- The Washington Times - Tuesday, May 16, 2006

VIENNA, Austria — European nations yesterday weighed adding a light-water reactor to a package of incentives meant to persuade Iran either to give up uranium enrichment or face the threat of U.N. Security Council sanctions over its nuclear programs.

Senior diplomats and officials from the European Union, speaking on background, said the plans were being discussed by France, Britain and Germany as part of a proposal to be presented to representatives of the five permanent U.N. Security Council members at a meeting in London.

The nations are the U.S., Britain, France, China and Russia.

State Department spokesman Sean McCormack said in Washington that a “package” was being prepared for Iran’s consideration that would give Tehran a choice between intransigence and a “pathway of cooperation.” He declined to say whether a light-water reactor would be offered to Iran.

Mr. McCormack said Tehran would be required to halt its program of enriching and reprocessing uranium on Iranian soil.

“We and others do not want the Iranian regime to have the ability to master those critical pathways to a nuclear weapon,” he said.

Tehran gave no immediate comment on the reported offer.

Those in Europe who discussed the idea emphasized that the proposal was tentative and complex and depended on demonstrated good behavior by Iran for a period.

“It’s much more complicated than simply saying the EU is going to offer light-water reactors” to Iran, said one European government official, declining to elaborate.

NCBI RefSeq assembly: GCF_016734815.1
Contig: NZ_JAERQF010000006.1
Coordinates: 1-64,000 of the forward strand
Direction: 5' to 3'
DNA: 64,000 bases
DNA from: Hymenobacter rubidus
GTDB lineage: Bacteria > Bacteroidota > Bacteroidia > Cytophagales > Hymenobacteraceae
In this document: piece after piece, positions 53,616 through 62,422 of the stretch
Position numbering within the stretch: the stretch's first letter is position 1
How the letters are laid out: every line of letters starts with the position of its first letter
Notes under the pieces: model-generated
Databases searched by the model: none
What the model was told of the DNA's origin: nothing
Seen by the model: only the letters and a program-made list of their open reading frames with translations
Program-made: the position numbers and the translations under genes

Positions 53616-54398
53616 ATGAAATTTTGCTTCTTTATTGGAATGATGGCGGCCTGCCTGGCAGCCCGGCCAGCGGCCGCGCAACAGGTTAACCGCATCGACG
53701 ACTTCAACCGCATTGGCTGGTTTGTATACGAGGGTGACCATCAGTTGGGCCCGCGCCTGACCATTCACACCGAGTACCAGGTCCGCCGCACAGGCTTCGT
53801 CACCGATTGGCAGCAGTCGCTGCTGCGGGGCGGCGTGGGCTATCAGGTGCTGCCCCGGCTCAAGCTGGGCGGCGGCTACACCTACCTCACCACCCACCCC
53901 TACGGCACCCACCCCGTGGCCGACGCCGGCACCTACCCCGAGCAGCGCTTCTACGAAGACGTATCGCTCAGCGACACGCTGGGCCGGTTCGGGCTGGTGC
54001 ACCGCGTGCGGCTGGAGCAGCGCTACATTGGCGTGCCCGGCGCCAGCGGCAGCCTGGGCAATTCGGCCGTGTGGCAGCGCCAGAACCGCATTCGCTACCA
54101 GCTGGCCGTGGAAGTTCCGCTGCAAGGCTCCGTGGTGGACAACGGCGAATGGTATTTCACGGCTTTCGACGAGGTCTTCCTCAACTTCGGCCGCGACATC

A French official suggested that everything depended on Iran’s readiness to discuss details in new negotiations between the Europeans and Tehran and said it could take years to build any such facility.

Officials said the London meeting of Security Council representatives, originally scheduled for Friday, might be delayed to next week to allow U.S., Russian and Chinese officials to work out their differences over the kinds of incentives and penalties to be presented to Iran.

A light-water reactor is considered less likely to be misused for nuclear proliferation than the heavy-water facility that Iran is building at the city of Arak, which — once completed by early 2009 — will produce plutonium waste.

Still, light-water reactors are not proliferation-proof, because they use enriched uranium as fuel. Although uranium enriched to low levels cannot be used in a weapons program, it can be processed to make highly enriched “weapons-grade” material for nuclear warheads.

The Clinton administration was behind a similar offer to North Korea in the 1990s, when it proposed building two light-water reactors if Pyongyang gave up a plutonium-producing heavy water research reactor.

The offer was frozen in 2002 and ultimately withdrawn after the United States said North Korea had admitted to conducting a second, secret nuclear-weapons program.

In the latest sign of persisting differences with the United States over Iran, Russian Foreign Minister Sergey Lavrov said yesterday that Beijing and Moscow will not vote for the use of force in resolving the nuclear dispute.


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